Unfortunately, safety in filmmaking has come into focus because of the accidental shooting of cinematographer Halyna Hutchins on the set of "Rust." Alec Baldwin fired the shot that killed her and injured writer-director Joel Souza. "King of New York" and "Zeroes and Ones" feature lots of gunplay and explosions, but no injuries occurred.

"It's everybody's worst nightmare. You've got to really trust the people that are handling that s***. For me personally, why a live bullet is anywhere near a set, you'll have to explain that one to me," Ferrara says.

"On the other hand, you're pushed to the limit budget-wise. On a content level they're jamming it from 250 films to 500 films. Who's going to do those gigs? These people are highly trained. They don't train people to where there's enough of them who understand the procedure and how to do it.

"It's a tragedy. Lucky for me, it hasn't happened on my sets, but I have people around me who understand weapons, who understand the whole process. With 'Zeroes and Ones,' we took on the pandemic. I was in the same position as everyone was: You're not going to spend the rest of your life in a room. You can't be in quarantine forever. Me as a director, what can I tell you, my main gig is keeping people alive."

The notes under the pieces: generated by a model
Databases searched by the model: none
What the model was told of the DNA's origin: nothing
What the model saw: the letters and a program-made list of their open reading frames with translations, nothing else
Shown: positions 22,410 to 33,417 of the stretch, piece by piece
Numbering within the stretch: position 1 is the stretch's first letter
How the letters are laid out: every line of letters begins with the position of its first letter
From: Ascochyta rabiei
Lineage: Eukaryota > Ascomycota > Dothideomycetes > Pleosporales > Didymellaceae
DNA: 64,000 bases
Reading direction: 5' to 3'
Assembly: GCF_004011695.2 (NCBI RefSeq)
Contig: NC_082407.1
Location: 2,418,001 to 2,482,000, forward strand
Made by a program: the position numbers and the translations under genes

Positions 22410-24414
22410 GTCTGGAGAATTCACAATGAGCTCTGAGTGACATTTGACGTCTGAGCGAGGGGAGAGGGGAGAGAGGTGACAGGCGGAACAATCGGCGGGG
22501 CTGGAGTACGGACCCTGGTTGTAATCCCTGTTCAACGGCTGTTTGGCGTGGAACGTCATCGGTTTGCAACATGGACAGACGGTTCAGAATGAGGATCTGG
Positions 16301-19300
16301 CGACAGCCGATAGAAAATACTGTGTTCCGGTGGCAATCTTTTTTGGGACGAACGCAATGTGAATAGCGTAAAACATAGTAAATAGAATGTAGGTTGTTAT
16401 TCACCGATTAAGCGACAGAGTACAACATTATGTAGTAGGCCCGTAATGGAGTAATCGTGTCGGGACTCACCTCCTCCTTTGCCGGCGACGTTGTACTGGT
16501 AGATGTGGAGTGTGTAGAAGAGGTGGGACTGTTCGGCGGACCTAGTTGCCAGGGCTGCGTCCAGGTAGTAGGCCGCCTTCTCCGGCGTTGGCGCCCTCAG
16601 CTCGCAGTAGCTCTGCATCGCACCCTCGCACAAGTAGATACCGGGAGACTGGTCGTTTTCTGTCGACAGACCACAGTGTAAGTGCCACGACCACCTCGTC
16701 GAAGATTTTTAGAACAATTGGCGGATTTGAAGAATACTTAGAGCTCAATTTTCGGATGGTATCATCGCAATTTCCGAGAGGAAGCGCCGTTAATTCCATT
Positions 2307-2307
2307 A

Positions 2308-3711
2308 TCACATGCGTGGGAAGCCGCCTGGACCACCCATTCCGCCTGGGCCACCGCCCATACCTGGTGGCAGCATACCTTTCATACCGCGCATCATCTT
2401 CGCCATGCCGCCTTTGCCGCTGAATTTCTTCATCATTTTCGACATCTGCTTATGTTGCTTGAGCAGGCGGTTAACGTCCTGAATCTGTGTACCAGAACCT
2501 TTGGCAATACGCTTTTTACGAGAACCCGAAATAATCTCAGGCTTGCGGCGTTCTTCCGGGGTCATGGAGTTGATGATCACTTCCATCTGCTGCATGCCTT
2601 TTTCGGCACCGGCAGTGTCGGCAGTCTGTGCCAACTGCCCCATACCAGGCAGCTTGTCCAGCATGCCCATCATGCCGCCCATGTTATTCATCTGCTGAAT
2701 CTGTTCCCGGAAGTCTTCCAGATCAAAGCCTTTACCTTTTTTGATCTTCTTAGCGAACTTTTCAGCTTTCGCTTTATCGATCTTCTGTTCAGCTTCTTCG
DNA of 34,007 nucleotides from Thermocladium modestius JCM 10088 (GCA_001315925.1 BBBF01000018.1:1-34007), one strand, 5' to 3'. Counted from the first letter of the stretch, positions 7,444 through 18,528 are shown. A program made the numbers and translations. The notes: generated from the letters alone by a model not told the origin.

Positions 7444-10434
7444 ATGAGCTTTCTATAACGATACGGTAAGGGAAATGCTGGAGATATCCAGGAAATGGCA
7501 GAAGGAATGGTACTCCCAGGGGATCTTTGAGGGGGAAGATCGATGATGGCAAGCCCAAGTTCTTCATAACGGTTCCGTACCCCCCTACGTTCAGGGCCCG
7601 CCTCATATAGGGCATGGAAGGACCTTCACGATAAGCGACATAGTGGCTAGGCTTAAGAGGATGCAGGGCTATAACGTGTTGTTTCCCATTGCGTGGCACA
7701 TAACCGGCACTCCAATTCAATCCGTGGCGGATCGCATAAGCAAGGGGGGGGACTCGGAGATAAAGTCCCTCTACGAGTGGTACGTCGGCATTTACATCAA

One intriguing trait of Ferrara's movies is that their endings don't explicitly spell out the resolution. "Life very rarely has an ending, whether it's happy or sad. What is the enemy? Who is out there? In the pandemic world, normal life is like, unreal. If anything, what this pandemic did was give us a real gratitude toward things that are so normal: Kids going to the park, going to a cafe. You don't take it for granted anymore," he says.


It was tempting to ask Ferrara why he has based his operations in Rome.

A more relevant question would be why not?

The city is the home to the legendary Cinecitta where movies as different as "Ben Hur" and "Gangs of New York" were made. The city is also home to a wide group of talented filmmakers like Matteo Garrone ("Gomorrah").

"It's a great tradition of making movies here," he says. "I've been living and working steady in Rome for like seven years. I come back to New York. The culture of filmmaking is just so good to me. I'm Italian-American, so I have family here. I'm only two generations from my roots," he says.